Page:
I hold the opinion that overall, language performance only matters in some very specific cases. For example, determinate memory management is useful most when you have a small, finite amount of memory; for example, if you are writing a program to run on a small embedded system with a limited feature set and only a few hundred K of memory, it makes sense to use a language like C. In fact, the 640K limitation of DOS could almost single-handedly be pointed to as the reason that most earlier Garbage Collection implementations did not get critical acclaim. THe languages architecture and design were usually very powerful and they did have garbage collectors that tried to be as conservative as possible (or used XMS for their heaps), but their was still the issue that DOS itself only had 640K to deal with. Additionally, programmers had become used to allocating and freeing all the memory they used.

This resulted in a powerful backlash to the implementation and use of Garbage collected languages- or even any language that claimed to be “easy to use”. This is because programmers are, to be quite honest, egotistical douchebags when it comes to programming. They like to think of themselves as “better” than the unwashed masses that cannot program or have no desire to learn to do so; they feel smarter. When C was getting popularity, Assembly programmers cried out that it wasn’t “real” programming. Eventually, however, even the last Assembly die-hards acknowledged that C had a very important role to play in programming. With the introduction of languages like Pascal and Modula, C Programmers cried out that using Pascal wasn’t “real” programming. Of course, without actually defining what “real programming” was, they were just being, for lack of a better word, whiny bitches. What they didn’t like wasn’t that the language wasn’t similar to C, but rather that the language was easier to use. This trivialized the effort that they put into learning C. In order to prove to themselves that they made the correct choice in learning C, they research and find myriad flaws in the language in question, and declare it to be “beyond repair” then fall back on C again.

As time progressed, C++ started to come to the fore. C++ got exactly the same criticisms as C; mostly ethereal claims based on little actual evidence, and usually saying something that indicated that using C++ wasn’t “real programming” or various other detrimental factors.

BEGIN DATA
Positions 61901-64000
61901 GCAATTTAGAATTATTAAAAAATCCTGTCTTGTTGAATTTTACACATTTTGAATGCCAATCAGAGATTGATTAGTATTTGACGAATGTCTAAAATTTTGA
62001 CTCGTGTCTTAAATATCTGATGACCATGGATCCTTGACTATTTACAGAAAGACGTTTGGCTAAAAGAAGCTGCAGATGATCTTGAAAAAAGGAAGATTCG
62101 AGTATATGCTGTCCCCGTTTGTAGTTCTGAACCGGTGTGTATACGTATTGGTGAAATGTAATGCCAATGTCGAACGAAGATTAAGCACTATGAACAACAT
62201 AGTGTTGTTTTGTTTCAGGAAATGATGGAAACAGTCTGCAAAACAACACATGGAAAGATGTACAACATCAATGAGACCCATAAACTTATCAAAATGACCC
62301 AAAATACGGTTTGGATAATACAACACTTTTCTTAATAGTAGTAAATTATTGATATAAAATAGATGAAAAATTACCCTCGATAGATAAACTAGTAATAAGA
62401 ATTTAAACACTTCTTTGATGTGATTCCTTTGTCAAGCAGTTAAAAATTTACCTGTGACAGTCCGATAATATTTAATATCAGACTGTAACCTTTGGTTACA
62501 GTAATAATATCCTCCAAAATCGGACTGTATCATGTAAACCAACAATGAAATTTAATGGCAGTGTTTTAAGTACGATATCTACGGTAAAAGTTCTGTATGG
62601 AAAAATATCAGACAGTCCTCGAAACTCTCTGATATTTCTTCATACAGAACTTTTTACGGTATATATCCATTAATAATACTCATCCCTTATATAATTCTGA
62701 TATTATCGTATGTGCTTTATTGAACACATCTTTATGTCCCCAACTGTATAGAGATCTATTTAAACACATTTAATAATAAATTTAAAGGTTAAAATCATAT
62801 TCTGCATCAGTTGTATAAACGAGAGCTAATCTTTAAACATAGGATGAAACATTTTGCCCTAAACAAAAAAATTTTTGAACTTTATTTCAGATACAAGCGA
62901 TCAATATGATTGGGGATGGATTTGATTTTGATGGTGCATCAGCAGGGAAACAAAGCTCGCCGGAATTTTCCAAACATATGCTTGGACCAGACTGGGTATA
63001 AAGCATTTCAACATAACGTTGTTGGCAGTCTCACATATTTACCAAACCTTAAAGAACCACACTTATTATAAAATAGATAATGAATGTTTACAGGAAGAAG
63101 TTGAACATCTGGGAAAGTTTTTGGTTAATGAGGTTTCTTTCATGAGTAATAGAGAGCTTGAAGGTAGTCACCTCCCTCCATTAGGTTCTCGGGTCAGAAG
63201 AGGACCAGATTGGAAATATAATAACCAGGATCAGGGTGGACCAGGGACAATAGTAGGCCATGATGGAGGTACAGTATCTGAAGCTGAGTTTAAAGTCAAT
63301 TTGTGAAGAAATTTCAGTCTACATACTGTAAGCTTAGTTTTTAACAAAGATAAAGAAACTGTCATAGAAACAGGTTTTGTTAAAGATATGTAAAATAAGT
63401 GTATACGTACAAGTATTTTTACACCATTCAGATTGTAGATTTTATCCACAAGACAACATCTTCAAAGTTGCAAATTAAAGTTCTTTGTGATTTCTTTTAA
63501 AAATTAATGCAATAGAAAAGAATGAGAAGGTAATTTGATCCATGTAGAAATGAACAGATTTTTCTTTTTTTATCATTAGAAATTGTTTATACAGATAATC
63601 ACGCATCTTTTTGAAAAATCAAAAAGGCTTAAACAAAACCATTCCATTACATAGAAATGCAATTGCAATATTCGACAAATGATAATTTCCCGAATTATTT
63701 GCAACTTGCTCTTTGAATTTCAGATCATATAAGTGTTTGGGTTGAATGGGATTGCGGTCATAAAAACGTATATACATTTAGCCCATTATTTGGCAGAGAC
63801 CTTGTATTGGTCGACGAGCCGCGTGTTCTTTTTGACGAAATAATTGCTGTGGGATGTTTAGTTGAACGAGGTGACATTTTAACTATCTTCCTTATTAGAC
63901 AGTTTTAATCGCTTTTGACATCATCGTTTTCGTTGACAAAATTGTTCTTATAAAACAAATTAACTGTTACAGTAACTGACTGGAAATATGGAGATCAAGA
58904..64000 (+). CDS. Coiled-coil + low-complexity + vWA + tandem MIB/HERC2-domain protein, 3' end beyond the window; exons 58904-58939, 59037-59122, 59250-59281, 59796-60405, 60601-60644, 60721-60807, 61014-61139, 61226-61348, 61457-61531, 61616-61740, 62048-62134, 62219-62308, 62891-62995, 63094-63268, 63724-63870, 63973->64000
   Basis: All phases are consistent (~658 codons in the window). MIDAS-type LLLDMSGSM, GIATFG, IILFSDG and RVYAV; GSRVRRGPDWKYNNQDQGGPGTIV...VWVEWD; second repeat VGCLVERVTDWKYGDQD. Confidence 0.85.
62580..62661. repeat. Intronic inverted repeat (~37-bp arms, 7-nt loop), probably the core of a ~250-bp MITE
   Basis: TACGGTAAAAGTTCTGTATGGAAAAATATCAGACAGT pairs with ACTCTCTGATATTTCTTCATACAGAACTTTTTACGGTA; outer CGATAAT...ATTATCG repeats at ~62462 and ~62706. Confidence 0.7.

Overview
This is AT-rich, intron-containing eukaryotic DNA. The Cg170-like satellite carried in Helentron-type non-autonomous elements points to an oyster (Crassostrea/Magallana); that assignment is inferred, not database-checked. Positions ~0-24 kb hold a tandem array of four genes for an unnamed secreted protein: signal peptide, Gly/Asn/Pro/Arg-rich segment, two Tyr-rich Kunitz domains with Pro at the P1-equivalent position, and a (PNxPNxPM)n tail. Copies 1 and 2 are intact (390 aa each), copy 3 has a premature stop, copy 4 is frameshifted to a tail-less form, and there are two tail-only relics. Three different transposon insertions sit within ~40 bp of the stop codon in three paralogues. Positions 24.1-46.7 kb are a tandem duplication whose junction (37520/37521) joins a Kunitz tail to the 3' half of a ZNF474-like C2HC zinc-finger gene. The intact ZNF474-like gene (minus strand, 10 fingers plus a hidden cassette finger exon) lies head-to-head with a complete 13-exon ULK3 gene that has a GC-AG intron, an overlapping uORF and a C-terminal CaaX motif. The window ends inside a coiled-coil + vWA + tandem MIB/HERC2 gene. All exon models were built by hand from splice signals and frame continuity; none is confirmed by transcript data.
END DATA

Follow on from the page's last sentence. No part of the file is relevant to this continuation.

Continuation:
C++ is popular now, and now other languages- such as Java, C#, and various other languages, have born a lot of criticism from people that learned C++. The issue is not whether C++ is the better language at all; what it boils down to is that the C++ programmers are trying to convince themselves that they made the right choice learning C++, or that they made the right choice not learning Java, or not learning C#. I find this sort of logic somewhat silly, since there is nothing mutually exclusive about programming languages.

I suppose an important term to define is what it means for a language to be “powerful”. In my definition, the power of a programming language comes from it’s expressiveness; how easy it is to represent abstract concepts in said language. For example; even take a relatively basic concept such as an array. in C, there truly is no such thing as an array; what you are able to do is use the subscript operator for pointer arithmetic as well as for declarations and allocations, but truly there is no actual “array” objects or item that you access. You cannot determine the length of an array, for example, because, fundamentally, there is no array- just a block of bytes that you happen to be able to access using subscripts. Compare this to higher level languages, where Array’s are first-class citizens with a large variety of capabilities and methods. the C implementation is of course a lot faster, because you are really just doing pointer math, and there is no extra data to keep track of. However, the latter is more powerful because it takes the burden of tracking that data off the hands of the programmer. a C program might declare an array, add values into the array, sort the array, and display the array as separate operations. A Higher level language such as ruby however can do this in a single statement. The ruby solution, while many tens of lines shorter, will often be slower, because of ruby’s interpreted nature. However, while a C++ implementation will be faster and longer, a hand-tuned assembly variant will be even faster and longer. I guess the question is why C/C++ purists seem to think that the performance difference between C++ and higher level languages is so important but why the same gains accessible via the use of hand-tuned assembly is not. And I think it boils down to a simple fact- many C/C++ purists do not know assembly. Therefore advocating it’s use would be like a bricklayer encouraging the use of wood siding.